Slow down to Speed Up Your Sales
Short-circuiting the sales process erects barriers, kills the close.
This article initially appeared in Sales and Marketing Executives Report published by Dartnell.
After months of trying, you land an appointment with a major account who uses your competitor's products. Like many reps, you probably feel an overpowering urge to cram as much as possible into this one meeting. You need to tell them about your company's new directions, latest technologies, state-of-the-art products, competitive advantages, top-notch service, and more. So much to cover and so little time.
The Speed Backlash
Sound familiar? It's the result of trying to convert long-standing vendor relationships in one sales call. Prospects distrust motives when they perceive a lack of concern for their needs. And that's exactly what happens when you spend most of your time doing all the talking.
Slower Strategies for Faster Results
Top sellers realize that replacing an incumbent is a slow, deliberate process. They understand it takes time to demonstrate value and develop strong relationships. Knowing this, they put together a one-step-at-a-time account entry strategy that actually advances the sales process much faster than if they tried to do everything in a single call. The steps:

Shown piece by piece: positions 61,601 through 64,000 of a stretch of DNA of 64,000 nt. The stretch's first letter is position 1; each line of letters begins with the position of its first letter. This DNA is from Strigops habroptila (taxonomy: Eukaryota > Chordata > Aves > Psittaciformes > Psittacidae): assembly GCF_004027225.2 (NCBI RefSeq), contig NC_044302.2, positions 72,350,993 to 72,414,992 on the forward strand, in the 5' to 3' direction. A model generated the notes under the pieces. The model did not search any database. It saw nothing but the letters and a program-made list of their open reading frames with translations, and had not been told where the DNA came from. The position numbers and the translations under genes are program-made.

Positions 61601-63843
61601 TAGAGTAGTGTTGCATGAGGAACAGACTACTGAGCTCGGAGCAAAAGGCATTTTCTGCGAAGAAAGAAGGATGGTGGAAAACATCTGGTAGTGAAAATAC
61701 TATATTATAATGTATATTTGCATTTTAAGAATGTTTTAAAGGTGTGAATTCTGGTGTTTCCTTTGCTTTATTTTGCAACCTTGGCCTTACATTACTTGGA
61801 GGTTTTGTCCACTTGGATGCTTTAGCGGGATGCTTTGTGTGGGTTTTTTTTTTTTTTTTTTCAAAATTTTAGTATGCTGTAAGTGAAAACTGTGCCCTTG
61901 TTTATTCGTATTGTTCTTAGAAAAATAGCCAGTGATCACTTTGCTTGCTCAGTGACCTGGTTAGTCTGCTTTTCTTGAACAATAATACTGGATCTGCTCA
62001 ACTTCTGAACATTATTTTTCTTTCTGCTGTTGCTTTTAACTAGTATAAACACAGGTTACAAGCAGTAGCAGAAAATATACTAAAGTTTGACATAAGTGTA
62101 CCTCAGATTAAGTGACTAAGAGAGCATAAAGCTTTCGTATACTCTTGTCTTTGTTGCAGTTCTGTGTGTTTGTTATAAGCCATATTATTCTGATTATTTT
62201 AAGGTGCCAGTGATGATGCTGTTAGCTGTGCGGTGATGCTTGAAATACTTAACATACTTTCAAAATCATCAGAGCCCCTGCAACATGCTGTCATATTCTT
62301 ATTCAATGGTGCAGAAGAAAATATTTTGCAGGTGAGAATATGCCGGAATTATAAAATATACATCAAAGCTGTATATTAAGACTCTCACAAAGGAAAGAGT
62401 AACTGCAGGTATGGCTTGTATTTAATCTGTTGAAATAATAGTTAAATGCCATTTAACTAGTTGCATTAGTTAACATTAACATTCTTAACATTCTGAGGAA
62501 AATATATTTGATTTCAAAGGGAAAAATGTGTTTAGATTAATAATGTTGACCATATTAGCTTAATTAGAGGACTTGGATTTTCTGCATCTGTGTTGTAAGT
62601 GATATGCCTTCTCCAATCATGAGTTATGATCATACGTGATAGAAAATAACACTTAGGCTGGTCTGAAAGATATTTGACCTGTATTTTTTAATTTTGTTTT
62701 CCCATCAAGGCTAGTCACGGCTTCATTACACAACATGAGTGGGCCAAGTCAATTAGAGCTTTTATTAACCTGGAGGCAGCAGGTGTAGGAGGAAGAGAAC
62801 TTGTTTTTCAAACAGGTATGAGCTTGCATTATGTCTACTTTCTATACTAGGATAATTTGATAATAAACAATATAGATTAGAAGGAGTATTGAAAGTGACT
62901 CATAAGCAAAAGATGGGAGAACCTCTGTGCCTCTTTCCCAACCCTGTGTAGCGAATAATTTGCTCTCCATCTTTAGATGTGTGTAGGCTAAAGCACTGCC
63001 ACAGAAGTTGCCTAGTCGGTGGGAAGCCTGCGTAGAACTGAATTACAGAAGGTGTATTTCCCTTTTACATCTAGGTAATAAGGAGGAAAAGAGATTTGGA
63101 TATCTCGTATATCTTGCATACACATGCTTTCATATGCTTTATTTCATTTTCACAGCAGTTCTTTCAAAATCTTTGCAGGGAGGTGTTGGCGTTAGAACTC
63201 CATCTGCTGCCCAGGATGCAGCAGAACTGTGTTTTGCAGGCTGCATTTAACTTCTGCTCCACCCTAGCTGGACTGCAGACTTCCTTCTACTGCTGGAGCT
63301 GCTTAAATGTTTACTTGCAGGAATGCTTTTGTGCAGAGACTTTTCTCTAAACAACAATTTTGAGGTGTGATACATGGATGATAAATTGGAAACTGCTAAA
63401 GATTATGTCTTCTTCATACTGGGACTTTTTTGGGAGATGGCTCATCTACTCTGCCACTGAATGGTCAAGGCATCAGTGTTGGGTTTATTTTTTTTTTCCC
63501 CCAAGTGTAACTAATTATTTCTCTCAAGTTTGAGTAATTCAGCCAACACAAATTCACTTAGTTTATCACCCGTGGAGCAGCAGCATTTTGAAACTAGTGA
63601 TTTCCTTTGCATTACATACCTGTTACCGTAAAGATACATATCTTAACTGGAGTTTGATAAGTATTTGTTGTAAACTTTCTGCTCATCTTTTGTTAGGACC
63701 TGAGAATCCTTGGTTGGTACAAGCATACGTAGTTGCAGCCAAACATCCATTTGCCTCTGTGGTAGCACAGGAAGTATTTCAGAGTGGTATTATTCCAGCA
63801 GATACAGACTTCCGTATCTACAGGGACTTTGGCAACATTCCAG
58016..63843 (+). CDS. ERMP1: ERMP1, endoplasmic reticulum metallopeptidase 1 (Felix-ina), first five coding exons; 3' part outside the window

The sales process can't be short-circuited.
If you go too fast, problems are guaranteed to arise.
Your opportunity will evaporate into thin air.
The Big Meeting
At last it's time for the big meeting. Get down to business fairly quickly, minimizing chit chat. Start by stating your purpose. It's enough to simply say, "I'm here today to understand your organization better and see where we can improve your business results." Next share a short story about how your company helped another client and the specific results they attained. Talk results, not products!
Explain your process in working with accounts. Tell your prospect it's essential to fully understand his objectives, needs, issues, and challenges in order to determine the value you can provide.
Transition to questions and spend the bulk of your time investigating. Ask about the current situation: "Tell me about your workflow." Find out about any problems, challenges, or difficulties he has. Explore his answers by asking about the ramifications of these problems and the value of eliminating them.
Even though he asks, don't be tempted to talk about products. If you get caught in this trap, your chances of sales success decrease significantly. Graciously explain that product discussion is premature until you understand their needs better and get back to asking questions. Before you leave, share a few key benefits and suggest the logical next step.
This is what the top sellers do. They don't rush the sale and, as a result, they get the order. And quicker. Follow their example and you'll soon be enjoying the same success!
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